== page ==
Wednesday, April 29, 2009

Thank You Card Etiquette After The Holidays

Thank You Card Etiquette After The Holidays

Once the holidays are over and all of the sparkling decorations are put away, there may still be one task left to do. Sending out thank you cards to those you were thoughtful enough to give you and your family gift’s is surely something that should be done. It is a major part of the holidays that should not be neglected.

When is the last time you sent a thank you card for a gift you received? Do you even know under what conditions you should send a thank you card? Should you send a thank-you card if you received the gift in person and thanked the gift-giver on the spot? What about sending thank you cards via e-cards? Is that ever appropriate?

There are many questions when it comes to thank you card etiquette after the holidays. Fortunately, the answers are not too complicated. Here are some of the answers to those questions and a few others.

What should a thank you card be written on?

A simple note card that reflects your personality is fine for your holiday thank you cards. They do not particularly need to have a holiday theme. Chances are by the time you send this card the holidays will be over. The cards can be personalized with your name or maybe an initial; or they can be general cards bought from any stationery store. Do not simply tear a page out of a notebook to write the thank you. A note card, either casual or formal, is completely appropriate.

When should holiday thank you cards by sent by?

Thank you cards should be sent out no later than two weeks after the first of the year. Most people consider New Year’s the end of the holiday season, and with the end of the season comes the beginning of the thank you card writing.

Do I need to send a thank you card when I’ve already thanked the giver in person?

It is not necessary to send a thank you card if you received the gift in person and gave your thanks at that time. However, it is certainly not in poor taste to send a thank you card.

What should I say in the thank you card?

Always start with a simple “Thank you for the (gift name).” It is always important to mention the gift specifically. You can add how much you like the gift, when you think you will use it, or mention that you already have used it. If you didn’t like the gift, do not say so. This is very poor etiquette. A simple, “Thank you for the (gift name), It was very thoughtful of you to remember me (us) during the holidays” will suffice.

Should children write their own thank you cards?

Yes, children should write their own thank you cards. If all a child can do is write his or her own name, then the parent should write the card and let the child sign it. It does not matter how poor the handwriting is, children’s handwriting is cute. The gift giver will be delighted that the child signed it, even if it’s illegible. Children who are capable of writing their own, however, should write simple thank you cards for the gifts they receive.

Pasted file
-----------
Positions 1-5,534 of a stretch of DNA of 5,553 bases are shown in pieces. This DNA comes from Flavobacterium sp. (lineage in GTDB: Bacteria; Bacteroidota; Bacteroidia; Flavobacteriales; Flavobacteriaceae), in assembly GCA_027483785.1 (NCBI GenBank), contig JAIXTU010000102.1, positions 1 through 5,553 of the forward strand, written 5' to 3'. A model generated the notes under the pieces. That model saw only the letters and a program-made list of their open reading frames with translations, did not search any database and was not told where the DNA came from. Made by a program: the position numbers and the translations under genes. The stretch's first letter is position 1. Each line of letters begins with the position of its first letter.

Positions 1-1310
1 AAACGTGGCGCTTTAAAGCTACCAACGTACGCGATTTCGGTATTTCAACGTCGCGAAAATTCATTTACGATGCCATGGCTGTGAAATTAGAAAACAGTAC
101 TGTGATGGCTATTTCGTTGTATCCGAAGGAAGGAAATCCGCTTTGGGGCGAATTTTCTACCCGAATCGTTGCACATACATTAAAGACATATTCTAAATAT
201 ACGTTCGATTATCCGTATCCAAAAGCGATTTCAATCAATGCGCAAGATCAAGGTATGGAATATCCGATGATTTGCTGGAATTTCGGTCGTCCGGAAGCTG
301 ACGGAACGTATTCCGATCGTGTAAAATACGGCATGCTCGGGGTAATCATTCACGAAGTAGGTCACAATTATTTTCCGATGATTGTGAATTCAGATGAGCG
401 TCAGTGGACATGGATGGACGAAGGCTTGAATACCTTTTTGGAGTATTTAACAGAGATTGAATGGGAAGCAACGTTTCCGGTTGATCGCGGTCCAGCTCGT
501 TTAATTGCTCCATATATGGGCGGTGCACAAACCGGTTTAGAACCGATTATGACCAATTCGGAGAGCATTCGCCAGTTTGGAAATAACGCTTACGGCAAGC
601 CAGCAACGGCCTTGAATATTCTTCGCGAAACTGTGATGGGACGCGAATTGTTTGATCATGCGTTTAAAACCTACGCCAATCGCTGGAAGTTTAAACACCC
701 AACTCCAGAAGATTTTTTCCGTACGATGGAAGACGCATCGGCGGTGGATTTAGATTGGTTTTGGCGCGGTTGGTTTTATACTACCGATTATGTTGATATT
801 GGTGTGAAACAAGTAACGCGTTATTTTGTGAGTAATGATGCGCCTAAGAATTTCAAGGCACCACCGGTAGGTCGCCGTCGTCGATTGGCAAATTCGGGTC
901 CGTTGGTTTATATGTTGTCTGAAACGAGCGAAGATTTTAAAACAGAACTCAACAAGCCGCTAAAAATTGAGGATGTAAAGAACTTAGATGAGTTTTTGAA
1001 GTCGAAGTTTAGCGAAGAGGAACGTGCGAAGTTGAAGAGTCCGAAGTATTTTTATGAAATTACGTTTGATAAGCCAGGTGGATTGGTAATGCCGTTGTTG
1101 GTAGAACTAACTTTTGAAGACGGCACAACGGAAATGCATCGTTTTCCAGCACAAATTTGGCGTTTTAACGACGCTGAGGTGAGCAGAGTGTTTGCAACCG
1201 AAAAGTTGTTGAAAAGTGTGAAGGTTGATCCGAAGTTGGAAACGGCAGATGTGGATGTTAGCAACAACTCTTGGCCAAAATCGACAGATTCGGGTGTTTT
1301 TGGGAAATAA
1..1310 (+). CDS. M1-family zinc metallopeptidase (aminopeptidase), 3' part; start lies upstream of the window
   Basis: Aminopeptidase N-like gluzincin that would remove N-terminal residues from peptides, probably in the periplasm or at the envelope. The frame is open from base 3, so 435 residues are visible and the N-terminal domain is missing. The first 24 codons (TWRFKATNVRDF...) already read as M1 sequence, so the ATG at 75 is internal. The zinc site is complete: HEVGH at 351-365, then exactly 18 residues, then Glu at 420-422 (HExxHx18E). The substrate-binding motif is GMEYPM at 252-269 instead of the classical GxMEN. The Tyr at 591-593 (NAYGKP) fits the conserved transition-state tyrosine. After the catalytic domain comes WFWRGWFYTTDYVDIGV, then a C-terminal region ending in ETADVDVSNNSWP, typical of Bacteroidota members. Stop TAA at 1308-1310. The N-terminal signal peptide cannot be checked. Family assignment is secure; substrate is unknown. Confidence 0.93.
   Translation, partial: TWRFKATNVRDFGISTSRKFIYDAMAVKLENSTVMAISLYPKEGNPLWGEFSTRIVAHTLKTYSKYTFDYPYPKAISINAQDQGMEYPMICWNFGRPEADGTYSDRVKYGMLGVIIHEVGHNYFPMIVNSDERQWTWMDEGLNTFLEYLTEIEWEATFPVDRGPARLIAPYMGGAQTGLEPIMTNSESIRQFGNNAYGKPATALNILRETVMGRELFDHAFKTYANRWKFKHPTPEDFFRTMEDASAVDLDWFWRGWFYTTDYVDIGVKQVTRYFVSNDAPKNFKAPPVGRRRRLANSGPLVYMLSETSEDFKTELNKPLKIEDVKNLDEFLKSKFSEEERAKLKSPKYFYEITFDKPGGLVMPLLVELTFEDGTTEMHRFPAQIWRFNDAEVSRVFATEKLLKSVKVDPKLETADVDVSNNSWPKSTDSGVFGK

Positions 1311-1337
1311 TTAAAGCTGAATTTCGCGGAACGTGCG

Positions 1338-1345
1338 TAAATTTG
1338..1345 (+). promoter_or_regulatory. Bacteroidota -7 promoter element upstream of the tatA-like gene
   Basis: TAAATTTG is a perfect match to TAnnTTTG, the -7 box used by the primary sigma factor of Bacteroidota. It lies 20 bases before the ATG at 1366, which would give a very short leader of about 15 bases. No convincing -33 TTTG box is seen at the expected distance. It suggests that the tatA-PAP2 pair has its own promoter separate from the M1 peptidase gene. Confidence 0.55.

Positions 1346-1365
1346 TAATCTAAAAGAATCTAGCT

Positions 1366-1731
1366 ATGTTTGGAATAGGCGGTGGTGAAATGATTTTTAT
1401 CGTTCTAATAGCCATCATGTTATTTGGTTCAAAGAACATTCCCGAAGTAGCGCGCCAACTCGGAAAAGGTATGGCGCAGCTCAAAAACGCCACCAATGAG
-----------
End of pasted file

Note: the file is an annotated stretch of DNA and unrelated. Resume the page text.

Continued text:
How should I say thank you for a monetary gift?

There are special etiquette rules for monetary gifts, but they are not too complicated. It is customary to thank the giver for his “generous gift” but to not mention the amount specifically. It is also appropriate to mention what you are planning on putting the gift towards. For example, if a relative gave a monetary gift to the whole family, you could say, “Thank you for your generous Christmas gift. We will be using it to purchase a family membership to the local zoo this year. We’ll think of you every time we head to the zoo.”

Are sending thank you e-cards appropriate?

E-cards are still not considered proper etiquette when sending thank you notes. When someone has taken the time to select, wrap, and give you a personal gift, it is appropriate to thank them with a personal note. Many people send e-cards instead of paper cards for environmental reasons. That is understandable, but when it comes to thank you cards, it may be better to buy stationery on recycled paper. That way, the environment is still taken into consideration, but your thank you is personal.

To whom should I address the thank you card?

The card should be written to whoever signed the card that accompanied your gift. If the card said the “Smith family” the envelope should be addressed to “Mr. and Mrs. Smith” and the inside card can name each member of the family by name. Be sure to include any children’s names if the gift came from the children, too.

There is one last personal touch to include, use a stamp that you placed on the envelope. A post office stamp is very impersonal.

By: Suzanne_Bradley

Article Directory: http://www.articledashboard.com

Tuesday, April 21, 2009

Earth Day

Earth Day

Earth Day is a name used for two different observances, both held annually during spring in the northern hemisphere, and autumn in the southern hemisphere. These are intended to inspire awareness of and appreciation for the Earth's environment. The United Nations celebrates Earth Day, which was founded by John McConnell in 1969, each year on the March equinox, while a global observance originated by Gaylord Nelson as an environmental teach-in, and since January 1970 also called Earth Day, is celebrated in many countries each year on April 22, including the U.S.